Triathletes: More Sudden Death than Marathon Runners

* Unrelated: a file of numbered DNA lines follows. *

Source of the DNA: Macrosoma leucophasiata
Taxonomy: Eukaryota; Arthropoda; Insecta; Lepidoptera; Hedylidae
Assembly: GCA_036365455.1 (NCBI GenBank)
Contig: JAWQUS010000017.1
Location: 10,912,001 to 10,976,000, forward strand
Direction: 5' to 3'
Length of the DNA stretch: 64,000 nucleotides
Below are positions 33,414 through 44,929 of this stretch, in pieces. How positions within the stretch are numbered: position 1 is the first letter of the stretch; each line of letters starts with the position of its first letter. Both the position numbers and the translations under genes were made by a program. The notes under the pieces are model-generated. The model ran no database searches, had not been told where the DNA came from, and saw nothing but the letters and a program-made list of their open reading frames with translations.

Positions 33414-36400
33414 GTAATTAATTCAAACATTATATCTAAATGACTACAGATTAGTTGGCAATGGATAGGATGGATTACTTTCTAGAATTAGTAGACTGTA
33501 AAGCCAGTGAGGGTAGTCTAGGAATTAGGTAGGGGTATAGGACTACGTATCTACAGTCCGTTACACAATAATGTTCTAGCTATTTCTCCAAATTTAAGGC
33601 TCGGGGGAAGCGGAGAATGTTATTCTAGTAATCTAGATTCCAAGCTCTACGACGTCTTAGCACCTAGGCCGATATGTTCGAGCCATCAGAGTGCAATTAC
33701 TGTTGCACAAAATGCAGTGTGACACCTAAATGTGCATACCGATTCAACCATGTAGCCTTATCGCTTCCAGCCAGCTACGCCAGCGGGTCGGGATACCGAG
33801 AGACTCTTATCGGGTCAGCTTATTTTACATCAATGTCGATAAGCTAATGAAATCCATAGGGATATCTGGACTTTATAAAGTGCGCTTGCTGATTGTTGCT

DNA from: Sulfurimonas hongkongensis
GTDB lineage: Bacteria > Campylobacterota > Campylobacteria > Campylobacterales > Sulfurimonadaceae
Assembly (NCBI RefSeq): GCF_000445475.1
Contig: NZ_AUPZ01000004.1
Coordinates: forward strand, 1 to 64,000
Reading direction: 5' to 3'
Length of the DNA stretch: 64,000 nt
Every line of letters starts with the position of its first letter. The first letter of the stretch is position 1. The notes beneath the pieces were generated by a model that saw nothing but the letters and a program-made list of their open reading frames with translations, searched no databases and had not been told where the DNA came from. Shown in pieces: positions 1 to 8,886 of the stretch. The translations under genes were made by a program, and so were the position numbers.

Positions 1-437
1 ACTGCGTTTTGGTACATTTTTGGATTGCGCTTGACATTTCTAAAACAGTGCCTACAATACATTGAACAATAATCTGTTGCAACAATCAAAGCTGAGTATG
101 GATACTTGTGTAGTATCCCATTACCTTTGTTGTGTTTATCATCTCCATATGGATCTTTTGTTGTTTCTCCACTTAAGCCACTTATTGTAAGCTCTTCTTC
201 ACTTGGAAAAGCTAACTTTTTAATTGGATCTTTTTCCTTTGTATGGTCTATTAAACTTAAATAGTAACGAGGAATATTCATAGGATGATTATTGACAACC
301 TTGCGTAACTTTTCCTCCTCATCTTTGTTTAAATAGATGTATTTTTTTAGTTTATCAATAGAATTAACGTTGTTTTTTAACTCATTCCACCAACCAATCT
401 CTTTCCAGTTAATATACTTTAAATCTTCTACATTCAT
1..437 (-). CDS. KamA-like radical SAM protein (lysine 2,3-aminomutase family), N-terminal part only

AB24223With the recent push for increased physical activity, participation in triathlons has dramatically increased. Triathlons consist of a three-sport endurance event consisting of swimming, cycling and running. Many people who participate in these events come from a strong background in one of the sports and then train for the other two legs. A recent study demonstrated that the risk of sudden death in the triathlon was 1.5 per 100,000 participants. The study included 922,810 participants. There were a total of 14 deaths, 11 in men and 3 in women. Thirteen of the deaths occurred during the swimming leg of the race and were initially thought to be from drowning. Autopsies were performed on 6 of the 13 swimming deaths and underlying cardiovascular disease was found in 4 of them. Some possible reasons for the swim being the most dangerous leg included: cold water causing irregular heart rhythms, the inability for the athlete to stop and rest when he/she is in trouble and just inexperience in the water. The different triathlon distances did not have an effect on the death rates. In comparison, a study of 3 million marathon runners showed the sudden cardiac death rate to be 0.8 per 100,000 participants (almost ½ of the triathlon rate).


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